Networks Provide Unprecedented Flexibility

Networking is providing unprecedented flexibility and creativity when it comes to audiovisual systems. As we leverage this new technology, network management and cybersecurity become extremely important elements of a successfully installed system.
Networks Provide Unprecedented Flexibility
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Networking is providing unprecedented flexibility and creativity when it comes to audiovisual and media systems. The use of IT infrastructures and IP is enabling entirely new ways to design and build spaces and experiences. As we leverage this new technology, network management and cybersecurity become extremely important elements of a successfully installed system.

Generally speaking, traditional "video per cable" and "audio per cable" technology is easier to manage or at least has better coverage via legacy monitoring products. Simple techniques can be employed to troubleshoot the system when problems arise. These traditional technologies also have fewer security challenges due to their isolation and the minimal handling of confidential information beyond logging into management interfaces. Because of the fixed nature of these installations, it is a lot less likely that the wrong image or audio signal would appear on the wrong destination. Therefore, concerns over the confidentiality of the media and the potential for "eavesdropping" is minimal.

New network-based system deployments offer unprecedented flexibility and scale when compared to their predecessors. It is now possible to do a lot more using a network than ever possible using a fixed routing matrix, opening up new and exciting ways to connect and create spaces. However, with this new-found flexibility and scale comes new unique challenges in terms of management. Because networks are dynamic, and media/data/IP can go just about anywhere at any time and can change in an instant, network visibility is an invaluable requirement. What "was" working in a network an hour ago can suddenly stop working, and the question is why? Without an effective management solution in place, the answer will inevitably be "who knows?". When issues arise and the answers aren't immediately clear as to why; the finger-pointing starts. Operations blame the engineering team, engineers blame IT, IT blames the AV system, the AV manufacturer blames the network, and on and on. The whole time the end user suffers while the instability in the system persists and continues to affect the quality of experience for their space/venue. Implementing effective network management should allow any team member regardless of networking/IT background to be able to quickly diagnose the issue and focus on fixing the problem and not the blame game.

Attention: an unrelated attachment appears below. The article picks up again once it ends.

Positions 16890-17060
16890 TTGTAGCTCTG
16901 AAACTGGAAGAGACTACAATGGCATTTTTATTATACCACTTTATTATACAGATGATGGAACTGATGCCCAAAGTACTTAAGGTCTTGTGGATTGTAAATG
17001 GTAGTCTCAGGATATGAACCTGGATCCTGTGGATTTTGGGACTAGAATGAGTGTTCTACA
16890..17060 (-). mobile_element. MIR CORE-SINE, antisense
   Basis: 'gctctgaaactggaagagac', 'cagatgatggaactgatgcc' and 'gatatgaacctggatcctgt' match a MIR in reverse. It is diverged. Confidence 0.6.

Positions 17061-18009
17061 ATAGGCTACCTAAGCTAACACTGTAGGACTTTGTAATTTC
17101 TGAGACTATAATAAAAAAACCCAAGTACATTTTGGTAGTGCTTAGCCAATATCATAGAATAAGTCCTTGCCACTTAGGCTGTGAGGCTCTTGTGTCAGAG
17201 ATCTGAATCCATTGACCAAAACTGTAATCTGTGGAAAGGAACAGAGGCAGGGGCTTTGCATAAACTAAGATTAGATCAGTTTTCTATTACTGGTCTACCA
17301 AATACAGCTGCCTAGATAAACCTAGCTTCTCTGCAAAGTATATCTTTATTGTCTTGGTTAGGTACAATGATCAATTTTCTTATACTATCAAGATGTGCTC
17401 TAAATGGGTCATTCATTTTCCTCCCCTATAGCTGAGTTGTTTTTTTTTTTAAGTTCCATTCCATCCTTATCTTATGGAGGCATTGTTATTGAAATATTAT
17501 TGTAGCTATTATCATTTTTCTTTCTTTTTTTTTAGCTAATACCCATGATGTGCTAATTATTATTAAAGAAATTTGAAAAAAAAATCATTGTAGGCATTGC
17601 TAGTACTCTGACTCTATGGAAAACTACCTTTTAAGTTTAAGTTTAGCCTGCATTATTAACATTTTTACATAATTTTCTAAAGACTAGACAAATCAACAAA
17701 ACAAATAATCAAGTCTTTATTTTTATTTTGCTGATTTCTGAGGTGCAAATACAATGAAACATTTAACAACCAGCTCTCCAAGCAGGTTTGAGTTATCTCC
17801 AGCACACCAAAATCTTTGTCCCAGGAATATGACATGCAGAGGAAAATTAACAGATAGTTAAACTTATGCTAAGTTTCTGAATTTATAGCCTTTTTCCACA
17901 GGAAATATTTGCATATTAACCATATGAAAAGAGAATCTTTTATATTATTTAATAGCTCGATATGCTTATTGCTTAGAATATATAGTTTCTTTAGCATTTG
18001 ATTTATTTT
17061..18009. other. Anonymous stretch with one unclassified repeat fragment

Networks can connect entire buildings and campuses but also introduce an element of cyber risk to an organization. The specific impact an AV or media system can have in terms of cyber risk has to do with the ability of a bad actor to "weaponize" the less-than-perfect security of an AV or media device on the network. Another, cybersecurity challenge unique to AV and media systems is their responsibility for keeping the media private. Confidential video and audio are delivered using the network, which exposes the media data to being "intercepted". Even data that is content-protected using encryption is still susceptible to "eavesdropping" if the data is accidentally or intentionally routed to an output where it should never go.